Haig was born in Aldershot in Hampshire to Francis W. and Shirley R. C. (née Brooks) Ward, an army officer, later director of the Hayward Gallery and opera singer, respectively, and educated at Rugby School. He currently lives in South London. He is father to five children with his wife, Julia Jane Ramsay Gray (who acts as Jane Galloway) and is a patron of SANDS, a charity which deals with stillbirth and neonatal death.

Haig was appointed Member of the Order of the British Empire (MBE) in the 2013 Birthday Honours for services to drama.[7]

Theatre work[edit]

Year Title Character Production Notes
2015 Guys and Dolls
by Frank Loesser
Nathan Detroit Chichester Festival Theatre
2015 Someone Who'll Watch Over Me
by Frank McGuinness
Michael Minerva Theatre, Chichester
2014 Pressure
by David Haig
James Stagg Royal Lyceum Theatre/Chichester Festival Theatre
2013 King Lear
by William Shakespeare
Lear Theatre Royal, Bath
2011-12 The Madness of George III
by Alan Bennett[8]
George III National Tour and Apollo Theatre Olivier Award Nomination
2010-11 Yes, Prime Minister
by Antony Jay and Jonathan Lynn[9]
Jim Hacker Chichester Festival Theatre and Gielgud Theatre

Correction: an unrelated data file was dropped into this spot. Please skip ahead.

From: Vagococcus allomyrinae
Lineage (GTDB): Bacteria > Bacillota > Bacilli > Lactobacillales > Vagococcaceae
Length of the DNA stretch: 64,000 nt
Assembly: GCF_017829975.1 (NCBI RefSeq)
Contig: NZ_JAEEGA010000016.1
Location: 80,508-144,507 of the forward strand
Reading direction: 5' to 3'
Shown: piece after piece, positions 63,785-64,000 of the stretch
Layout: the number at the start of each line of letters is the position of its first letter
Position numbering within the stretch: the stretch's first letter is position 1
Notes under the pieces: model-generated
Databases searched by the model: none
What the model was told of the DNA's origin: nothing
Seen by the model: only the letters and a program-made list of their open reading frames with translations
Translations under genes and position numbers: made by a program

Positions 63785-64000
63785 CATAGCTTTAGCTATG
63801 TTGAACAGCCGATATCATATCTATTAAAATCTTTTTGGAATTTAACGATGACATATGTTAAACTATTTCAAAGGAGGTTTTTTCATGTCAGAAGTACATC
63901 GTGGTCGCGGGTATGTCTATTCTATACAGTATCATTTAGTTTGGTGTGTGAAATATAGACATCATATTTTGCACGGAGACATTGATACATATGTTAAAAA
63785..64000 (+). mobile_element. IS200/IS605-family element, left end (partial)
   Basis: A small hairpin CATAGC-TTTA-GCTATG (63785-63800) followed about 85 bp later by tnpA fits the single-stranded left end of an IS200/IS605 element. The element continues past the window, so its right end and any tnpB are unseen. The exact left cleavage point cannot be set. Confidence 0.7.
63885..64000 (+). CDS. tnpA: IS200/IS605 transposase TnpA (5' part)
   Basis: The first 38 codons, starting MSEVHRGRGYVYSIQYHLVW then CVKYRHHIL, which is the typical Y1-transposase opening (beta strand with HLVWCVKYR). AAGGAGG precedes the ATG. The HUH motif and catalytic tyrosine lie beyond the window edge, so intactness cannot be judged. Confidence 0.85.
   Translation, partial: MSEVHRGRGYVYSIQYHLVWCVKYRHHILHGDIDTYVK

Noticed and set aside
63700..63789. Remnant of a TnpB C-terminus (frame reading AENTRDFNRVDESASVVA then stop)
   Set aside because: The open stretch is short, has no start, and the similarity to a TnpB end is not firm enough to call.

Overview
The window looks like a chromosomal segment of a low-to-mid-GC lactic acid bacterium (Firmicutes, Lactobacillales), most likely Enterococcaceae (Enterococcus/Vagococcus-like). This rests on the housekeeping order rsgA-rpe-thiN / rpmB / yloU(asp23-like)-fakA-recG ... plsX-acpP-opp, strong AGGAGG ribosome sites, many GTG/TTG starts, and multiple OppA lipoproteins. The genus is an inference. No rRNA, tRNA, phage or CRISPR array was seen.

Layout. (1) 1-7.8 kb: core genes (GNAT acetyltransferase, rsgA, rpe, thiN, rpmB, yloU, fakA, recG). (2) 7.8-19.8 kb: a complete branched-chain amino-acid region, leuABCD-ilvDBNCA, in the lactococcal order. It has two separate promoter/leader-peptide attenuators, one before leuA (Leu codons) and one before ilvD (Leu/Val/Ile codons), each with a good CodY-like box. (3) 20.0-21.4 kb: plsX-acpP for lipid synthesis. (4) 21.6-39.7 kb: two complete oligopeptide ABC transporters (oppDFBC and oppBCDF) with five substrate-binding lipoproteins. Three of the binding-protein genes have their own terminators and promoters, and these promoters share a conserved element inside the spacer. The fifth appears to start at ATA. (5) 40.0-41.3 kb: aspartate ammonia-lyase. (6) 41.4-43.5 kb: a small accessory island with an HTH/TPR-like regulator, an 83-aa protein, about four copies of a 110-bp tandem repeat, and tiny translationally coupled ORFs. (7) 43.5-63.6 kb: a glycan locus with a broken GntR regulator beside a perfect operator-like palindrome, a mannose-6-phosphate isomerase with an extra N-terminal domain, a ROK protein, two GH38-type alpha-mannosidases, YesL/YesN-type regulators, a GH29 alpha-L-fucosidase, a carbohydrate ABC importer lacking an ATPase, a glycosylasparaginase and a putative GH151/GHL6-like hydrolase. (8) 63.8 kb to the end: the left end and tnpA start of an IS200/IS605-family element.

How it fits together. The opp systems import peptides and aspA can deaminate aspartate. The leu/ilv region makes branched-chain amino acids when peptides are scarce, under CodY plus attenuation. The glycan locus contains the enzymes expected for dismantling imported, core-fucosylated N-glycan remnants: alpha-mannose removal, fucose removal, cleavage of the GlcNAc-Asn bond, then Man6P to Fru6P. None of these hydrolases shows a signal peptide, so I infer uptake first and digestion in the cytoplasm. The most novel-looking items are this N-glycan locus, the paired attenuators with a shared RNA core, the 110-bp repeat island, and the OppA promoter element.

2009 Loot
by Joe Orton[10]
Inspector Truscott Tricycle Theatre
2008 The Sea
by Edward Bond[11]
Hatch Royal Haymarket Theatre
2007 The Country Wife
by William Wycherley[12]
Pinchwife Royal Haymarket Theatre
2006 Donkey's Years
by Michael Frayn[13]
Chris Headlingly Comedy Theatre Olivier Award Nomination
2005 Mary Poppins
by Julian Fellowes[14]
Mr Banks Prince Edward Theatre Olivier Award Nomination
2004 Journey's End
by R.C. Sherriff[15]
Osborne Comedy Theatre
2003 Hitchcock Blonde
by Terry Johnson[16]
Royal Court and Lyric Theatre, West End
2002 Life x3
by Yasmina Reza[17]
Henri Savoy Theatre
1997 "Art"
by Yasmina Reza[18]
Ivan Wyndham's Theatre and Broadway
1997 My Boy Jack
by David Haig[19]
Rudyard Kipling Hampstead Theatre
1994 Dead Funny
by Terry Johnson
Richard Hampstead Theatre and West End
1991 Measure For Measure
by William Shakespeare[20]
Angelo Young Vic and RSC tour
1988 Our Country's Good
by Timberlake Wertenbaker[1]
Ralph Clark Royal Court Olivier Award Best Actor In a New Play
1988 The Recruiting Officer
by George Farquhar
Plume Royal Court
1988 Greenland Paul Royal Court
1985 Tom and Viv
by Michael Hastings[21]
Maurice Royal Court and Broadway

TV and filmography[edit]